The intelligence report was ignored
The Pentagon report clearly states that the US intelligence service informed Washington that it was in South Vietnam that the guerrillas were recruited and had their real strength. At that time there was no infiltration and no remote control from Moscow or Beijing. It was simply a struggle for national self-determination. But both Kennedy and Johnson ignored such reports. It is revealing that the Pentagon report shows that the United States' leading politicians in private conversations admitted that it was the American interests that the fight was about. South Vietnam was and became a subordinate issue.
Secretary of Defense McNamara openly admits that Vietnam was an exercise. It was so necessary to crush the popular uprising in South Vietnam to prevent others from liberating themselves. At the same time as the United States landed sabotage groups in North Vietnam (1964) and fired on the coast of North Vietnam from aircraft carriers and captured North Vietnamese civilians, the bombing raids on Laos also increased in intensity and scope. And the Tonkin Bay resolution now passed by Congress gave the president enormous power. In reality, he had free rein to do whatever he saw fit to "prevent further aggression." It was the president who defined what was aggression.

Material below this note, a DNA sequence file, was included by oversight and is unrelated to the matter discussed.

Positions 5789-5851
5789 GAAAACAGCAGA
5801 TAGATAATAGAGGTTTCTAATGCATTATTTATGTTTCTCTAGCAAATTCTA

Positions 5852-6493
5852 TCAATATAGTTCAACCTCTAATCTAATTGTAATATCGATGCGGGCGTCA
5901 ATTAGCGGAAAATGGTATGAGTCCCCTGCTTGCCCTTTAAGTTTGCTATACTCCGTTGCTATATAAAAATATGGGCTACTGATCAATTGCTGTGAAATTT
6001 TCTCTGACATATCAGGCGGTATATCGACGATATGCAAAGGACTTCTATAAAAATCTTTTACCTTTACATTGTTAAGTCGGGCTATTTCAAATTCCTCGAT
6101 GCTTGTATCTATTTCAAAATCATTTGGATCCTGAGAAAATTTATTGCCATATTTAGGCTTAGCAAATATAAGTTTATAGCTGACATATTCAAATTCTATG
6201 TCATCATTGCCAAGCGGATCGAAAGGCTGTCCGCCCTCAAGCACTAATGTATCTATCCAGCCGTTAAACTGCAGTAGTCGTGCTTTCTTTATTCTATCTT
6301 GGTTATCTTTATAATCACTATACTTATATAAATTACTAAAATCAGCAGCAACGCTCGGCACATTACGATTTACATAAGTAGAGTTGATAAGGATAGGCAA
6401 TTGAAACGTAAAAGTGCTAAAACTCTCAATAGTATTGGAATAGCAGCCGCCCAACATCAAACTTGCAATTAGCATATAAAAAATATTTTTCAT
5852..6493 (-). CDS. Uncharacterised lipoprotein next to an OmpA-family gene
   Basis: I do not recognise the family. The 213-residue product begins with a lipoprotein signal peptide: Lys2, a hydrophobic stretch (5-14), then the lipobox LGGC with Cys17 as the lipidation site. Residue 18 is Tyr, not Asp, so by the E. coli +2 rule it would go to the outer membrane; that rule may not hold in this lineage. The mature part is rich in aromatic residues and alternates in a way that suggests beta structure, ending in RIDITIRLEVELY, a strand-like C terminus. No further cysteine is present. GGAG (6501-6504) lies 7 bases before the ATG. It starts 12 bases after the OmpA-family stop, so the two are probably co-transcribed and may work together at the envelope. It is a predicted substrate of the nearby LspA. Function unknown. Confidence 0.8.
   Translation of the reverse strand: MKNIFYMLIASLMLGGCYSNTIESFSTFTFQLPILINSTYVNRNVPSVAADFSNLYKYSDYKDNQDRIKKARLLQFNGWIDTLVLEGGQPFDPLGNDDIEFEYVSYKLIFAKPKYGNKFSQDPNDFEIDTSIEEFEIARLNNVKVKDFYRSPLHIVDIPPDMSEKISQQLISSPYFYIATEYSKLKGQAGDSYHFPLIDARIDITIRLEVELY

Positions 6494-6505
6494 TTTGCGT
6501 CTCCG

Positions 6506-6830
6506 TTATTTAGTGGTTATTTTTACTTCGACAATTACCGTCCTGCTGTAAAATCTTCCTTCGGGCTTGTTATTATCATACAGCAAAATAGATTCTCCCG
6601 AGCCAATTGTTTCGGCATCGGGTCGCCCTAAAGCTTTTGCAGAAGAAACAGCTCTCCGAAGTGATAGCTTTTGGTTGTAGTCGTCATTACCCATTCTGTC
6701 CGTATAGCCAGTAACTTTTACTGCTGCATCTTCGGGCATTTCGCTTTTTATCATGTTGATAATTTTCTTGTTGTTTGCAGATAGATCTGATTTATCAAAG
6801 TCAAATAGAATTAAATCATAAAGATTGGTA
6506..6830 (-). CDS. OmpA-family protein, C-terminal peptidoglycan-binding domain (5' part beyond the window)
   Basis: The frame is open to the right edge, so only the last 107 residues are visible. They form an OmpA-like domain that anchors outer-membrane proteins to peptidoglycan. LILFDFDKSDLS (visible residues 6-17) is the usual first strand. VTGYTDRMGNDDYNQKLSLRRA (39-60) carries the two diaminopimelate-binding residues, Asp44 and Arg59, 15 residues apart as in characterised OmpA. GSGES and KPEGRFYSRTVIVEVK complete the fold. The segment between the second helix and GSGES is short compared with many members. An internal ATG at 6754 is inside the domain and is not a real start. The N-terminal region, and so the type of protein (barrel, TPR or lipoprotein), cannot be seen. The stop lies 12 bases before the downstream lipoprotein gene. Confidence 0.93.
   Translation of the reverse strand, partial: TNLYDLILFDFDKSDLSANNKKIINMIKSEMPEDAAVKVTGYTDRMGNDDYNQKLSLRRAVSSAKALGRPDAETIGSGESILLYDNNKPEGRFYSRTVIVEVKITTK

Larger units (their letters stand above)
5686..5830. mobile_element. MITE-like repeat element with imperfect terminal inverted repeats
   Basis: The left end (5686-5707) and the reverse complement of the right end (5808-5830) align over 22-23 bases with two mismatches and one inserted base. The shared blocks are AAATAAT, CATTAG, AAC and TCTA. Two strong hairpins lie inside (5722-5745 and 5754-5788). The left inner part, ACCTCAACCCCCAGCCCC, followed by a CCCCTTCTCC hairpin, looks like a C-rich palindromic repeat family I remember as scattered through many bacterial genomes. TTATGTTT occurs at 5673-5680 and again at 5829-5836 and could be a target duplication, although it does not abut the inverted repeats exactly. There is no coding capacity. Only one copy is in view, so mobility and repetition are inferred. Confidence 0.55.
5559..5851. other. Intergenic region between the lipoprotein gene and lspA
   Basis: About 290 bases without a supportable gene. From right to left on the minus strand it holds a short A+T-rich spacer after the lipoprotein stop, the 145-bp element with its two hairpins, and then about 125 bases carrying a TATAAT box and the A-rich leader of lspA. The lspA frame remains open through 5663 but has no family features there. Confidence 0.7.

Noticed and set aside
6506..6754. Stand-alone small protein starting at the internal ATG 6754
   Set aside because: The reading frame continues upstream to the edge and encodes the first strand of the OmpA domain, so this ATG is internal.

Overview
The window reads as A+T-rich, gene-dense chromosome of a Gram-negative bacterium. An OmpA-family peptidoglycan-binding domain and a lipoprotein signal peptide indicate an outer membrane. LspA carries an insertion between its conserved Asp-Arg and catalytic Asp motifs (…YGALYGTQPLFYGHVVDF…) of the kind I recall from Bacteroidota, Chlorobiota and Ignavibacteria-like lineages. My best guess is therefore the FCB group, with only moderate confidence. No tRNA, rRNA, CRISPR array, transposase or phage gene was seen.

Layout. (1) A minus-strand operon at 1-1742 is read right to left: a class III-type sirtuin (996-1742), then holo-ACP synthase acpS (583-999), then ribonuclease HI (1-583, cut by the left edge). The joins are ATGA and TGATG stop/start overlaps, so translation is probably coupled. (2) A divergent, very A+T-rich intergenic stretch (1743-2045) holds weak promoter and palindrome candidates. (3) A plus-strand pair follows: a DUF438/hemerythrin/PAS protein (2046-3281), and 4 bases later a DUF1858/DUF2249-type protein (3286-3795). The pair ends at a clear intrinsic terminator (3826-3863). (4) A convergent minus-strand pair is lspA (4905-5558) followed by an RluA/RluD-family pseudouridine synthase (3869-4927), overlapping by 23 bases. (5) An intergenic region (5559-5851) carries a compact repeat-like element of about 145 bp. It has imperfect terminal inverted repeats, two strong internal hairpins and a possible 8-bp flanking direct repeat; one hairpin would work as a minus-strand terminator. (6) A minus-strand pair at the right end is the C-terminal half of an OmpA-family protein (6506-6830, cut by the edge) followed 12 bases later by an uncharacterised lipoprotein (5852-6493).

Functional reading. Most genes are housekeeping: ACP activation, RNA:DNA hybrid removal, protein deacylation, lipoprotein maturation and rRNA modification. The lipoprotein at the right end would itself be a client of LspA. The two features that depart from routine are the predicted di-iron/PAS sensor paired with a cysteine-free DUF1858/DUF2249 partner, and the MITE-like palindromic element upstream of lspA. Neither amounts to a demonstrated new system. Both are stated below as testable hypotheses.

The United States had not had a declaration of war, but the president had authorized him to be a warrior. And he gained full control of the military forces (with the blessing of the generals) by means of repeated lies. The attacks on North Vietnam and Laos were already underway when Johnson condemned Goldwater's demands for intensive bombing of North Vietnam. And the events in Tonkin Bay were passed on to the public in the form the government wanted. The opinion was going to get a shock – and it got it. Bold types on the front pages of newspapers told of aggression from the enemy. The bombings immediately met with understanding.
Revealing details in the report
This is just a rough sketch of the contents of the Pentagon report. It is a total of 10.000 pages. What has been published so far is packed with details that confirm the main impression: From 1950 until today, the political leaders in collaboration with the military and intelligence services have managed to obscure the truth for politicians and large sections of American public opinion.
The liars of the Pentagon and Washington have thus been able to commit the most bestial war crimes the world knows to date. And when the truth comes out, they try to gag them with the help of courts they themselves should have been confronted with. But the United States in 1971 does not convict criminals. It is the free word that must be repressed again so that the crimes can continue.
Pictured: An image that helped to arouse public opinion. Saigon's police chief kills FNL prisoner in open street during Tet offensive. (Photo: Eddie Adams)